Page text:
No matter what time of year it is, there is always something “going around.” Your immune system is designed to protect us from these bugs and viruses; unfortunately our immune system was designed before the advent of air travel, superhighways, and high-speed trains. Sickness can travel quickly, so it is important to be vigilant.
Infection and Immunity: The Role of Your Immune System in Fighting Infections
These strategies exploit our knowledge of the immune system, allowing us to prepare for when we do come in contact with something that might make use ill. Here are some infection fighting strategies that can help.
- Maintain surveillance. The most important thing you can do to keep your guard up against disease and infection is to practice good hygiene. Wash your hands or use a hand sanitizer whenever you’ve been in a public area. Don’t bite your fingernails or pick your nose (or as I like to call these, “repeated self-inoculation”). Thoroughly wash your fruits and vegetables before you eat them. Be considerate of others: use tissues, cover your nose and mouth when you sneeze or cough, and don’t shake people’s hands when you are sick. These little things are relatively easy to do and may save you a week of feeling miserable.
- Put up walls. Did you know that your skin is the largest organ in your immune system? You probably don’t think of your skin as part of the immune system, but it provides a very real barrier to bacteria and viruses. To a virus, which may be as small as a millionth of a meter, a 1 millimeter cut on your hand is a mile-wide doorway to your body. That’s why it is important to keep your hands in good condition—sealing these barriers can stop a bacteria or virus from gaining entrance. And it is not just your hands. Mucus is a very real barrier in your nose and eyes, which is why you want to these lubricated if they are dry. And it is why you want to keep your gums in good shape. Most importantly, you want to make sure your digestive tract is in balance. This is where the bulk of your immune cells exist—and with good reason. You are constantly exposed to pathogens through eating and drinking. When your gut is not in balance, you might be more susceptible to infection. People with unhealthy digestive systems can get “leaky gut”, where microbes can enter their system more easily.Natural probiotic products can help maintain a balanced gut environment.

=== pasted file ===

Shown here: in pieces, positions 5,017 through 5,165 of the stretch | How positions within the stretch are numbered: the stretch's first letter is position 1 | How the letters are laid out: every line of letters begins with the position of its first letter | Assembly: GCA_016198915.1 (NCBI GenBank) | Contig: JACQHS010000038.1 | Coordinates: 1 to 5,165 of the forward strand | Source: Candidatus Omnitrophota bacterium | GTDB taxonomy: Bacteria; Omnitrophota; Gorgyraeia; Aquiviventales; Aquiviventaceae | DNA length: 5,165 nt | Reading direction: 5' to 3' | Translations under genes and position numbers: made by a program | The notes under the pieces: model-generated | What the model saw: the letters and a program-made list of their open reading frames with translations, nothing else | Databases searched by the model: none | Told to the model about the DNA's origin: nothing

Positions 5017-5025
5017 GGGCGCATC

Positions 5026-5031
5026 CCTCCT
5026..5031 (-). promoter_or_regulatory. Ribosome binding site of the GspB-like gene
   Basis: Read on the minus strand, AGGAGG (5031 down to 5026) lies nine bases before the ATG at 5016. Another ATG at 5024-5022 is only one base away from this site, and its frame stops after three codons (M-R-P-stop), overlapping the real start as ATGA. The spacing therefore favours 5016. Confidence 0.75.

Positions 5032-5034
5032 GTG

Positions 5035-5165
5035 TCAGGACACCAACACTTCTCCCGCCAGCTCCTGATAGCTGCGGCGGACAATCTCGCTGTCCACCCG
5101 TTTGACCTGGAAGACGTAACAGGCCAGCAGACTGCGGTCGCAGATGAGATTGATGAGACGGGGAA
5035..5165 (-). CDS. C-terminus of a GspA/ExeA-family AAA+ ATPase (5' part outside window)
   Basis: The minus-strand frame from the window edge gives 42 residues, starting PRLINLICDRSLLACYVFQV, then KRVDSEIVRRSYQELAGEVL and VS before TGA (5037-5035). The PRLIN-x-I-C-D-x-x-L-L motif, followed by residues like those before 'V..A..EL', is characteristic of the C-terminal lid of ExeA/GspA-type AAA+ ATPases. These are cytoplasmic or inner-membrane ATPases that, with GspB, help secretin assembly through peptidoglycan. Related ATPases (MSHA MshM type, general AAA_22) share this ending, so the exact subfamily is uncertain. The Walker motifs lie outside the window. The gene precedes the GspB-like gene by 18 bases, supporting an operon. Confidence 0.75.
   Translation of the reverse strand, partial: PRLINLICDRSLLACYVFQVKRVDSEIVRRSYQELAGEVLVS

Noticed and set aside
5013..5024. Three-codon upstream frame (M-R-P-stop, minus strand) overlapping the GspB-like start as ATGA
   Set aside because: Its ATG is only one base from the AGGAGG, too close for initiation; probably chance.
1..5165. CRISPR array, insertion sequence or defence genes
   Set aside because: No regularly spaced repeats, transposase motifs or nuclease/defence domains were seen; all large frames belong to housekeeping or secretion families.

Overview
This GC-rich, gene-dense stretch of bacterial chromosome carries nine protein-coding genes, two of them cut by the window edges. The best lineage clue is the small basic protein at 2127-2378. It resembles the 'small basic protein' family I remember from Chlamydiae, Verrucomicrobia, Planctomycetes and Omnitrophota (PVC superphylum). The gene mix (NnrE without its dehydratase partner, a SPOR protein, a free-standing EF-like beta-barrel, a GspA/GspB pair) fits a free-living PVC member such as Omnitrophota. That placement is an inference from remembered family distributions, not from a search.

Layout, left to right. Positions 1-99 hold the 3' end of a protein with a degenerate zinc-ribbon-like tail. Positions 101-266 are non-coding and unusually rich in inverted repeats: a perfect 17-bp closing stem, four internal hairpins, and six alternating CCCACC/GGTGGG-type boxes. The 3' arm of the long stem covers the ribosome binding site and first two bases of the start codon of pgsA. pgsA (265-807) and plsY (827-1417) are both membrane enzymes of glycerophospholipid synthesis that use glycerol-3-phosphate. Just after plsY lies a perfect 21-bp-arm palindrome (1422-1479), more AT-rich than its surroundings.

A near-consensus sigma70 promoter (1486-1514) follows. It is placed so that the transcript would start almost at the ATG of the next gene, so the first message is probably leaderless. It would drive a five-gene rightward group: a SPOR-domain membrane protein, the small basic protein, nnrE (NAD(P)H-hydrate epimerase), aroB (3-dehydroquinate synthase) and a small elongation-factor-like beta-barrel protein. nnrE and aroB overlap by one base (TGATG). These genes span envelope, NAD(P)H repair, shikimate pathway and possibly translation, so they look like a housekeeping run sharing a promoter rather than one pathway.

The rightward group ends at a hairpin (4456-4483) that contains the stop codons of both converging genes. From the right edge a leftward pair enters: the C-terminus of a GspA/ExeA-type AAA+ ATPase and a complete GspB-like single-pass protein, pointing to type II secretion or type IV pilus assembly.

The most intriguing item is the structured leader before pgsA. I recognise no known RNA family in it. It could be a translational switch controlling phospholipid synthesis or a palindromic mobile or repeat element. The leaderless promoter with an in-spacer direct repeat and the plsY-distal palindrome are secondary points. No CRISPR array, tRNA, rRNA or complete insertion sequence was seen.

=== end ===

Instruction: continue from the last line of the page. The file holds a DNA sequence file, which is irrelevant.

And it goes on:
- Know your enemy. There are two components to the immune system: innate immunity and adaptive immunity. Innate immunity is the part of your immune system that can quickly react to a pathogen and produce a broad, non-specific immune response. Adaptive immunity takes a few days to develop, generating a highly targeted and potent response to a specific foreign invader. The two work in concert to help clear your body of infections. And when you do clear an infection, your body has a system to remember the invader. The next time you are exposed, you can fight off the infection more quickly, without many symptoms. We can prime the adaptive immune response to a pathogen—it’s called vaccination. With vaccination, you expose the body to a part of the pathogen, which will allow you to develop antibodies and cells that will attack the pathogen if you are ever exposed. Getting vaccinated is a very reliable way to build up your immune system and prevent specific infections.
- Counterattack quickly. Like people, classes of pathogens are both different and the same; that is, while one type of virus may look different to your immune system than another type of virus, there may be aspects of those two viruses that are the same. Additionally, those conserved features may be different from anything your body contains. For example, some bacteria have cell walls. Your cells do not have cell walls (they have what is called a plasma membrane—which is basically a bag to contain everything in your cell). Some bacteria that have cell walls have a type of sugar (lipopolysaccharide or LPS) on the outside that your cells don’t have. Now, your cells have developed a system to detect LPS and initiate an innate immune response when LPS is detected. This innate immune response helps make the cellular environment inhospitable for the pathogen. It also revs up the adaptive immune system so your body can start making a specific response to whatever you have been exposed to. LPS isn’t the only feature that triggers this response; there are many pathogen associated molecular patterns (or PAMPS) that can be recognized bypattern recognition receptors (or PRRs). We can exploit this feature by turning on this innate response either before or early in the infection process. Supplemental products that contain components PAMPs will quickly initiate this immune response, making your body an inhospitable place for any pathogens that enter your system.
Fortunately, these tactics are not mutually exclusive—you can use them together to help prevent unwanted infections. They have an additional bonus, too. Immunity at the population is called herd immunity—when most of the people in an area have strong defenses against a type of infection, the infection has a very hard time spreading. So when you use these strategies to maintain your health, you are not just ensuring that you feel great, you are helping the people around you feel great.
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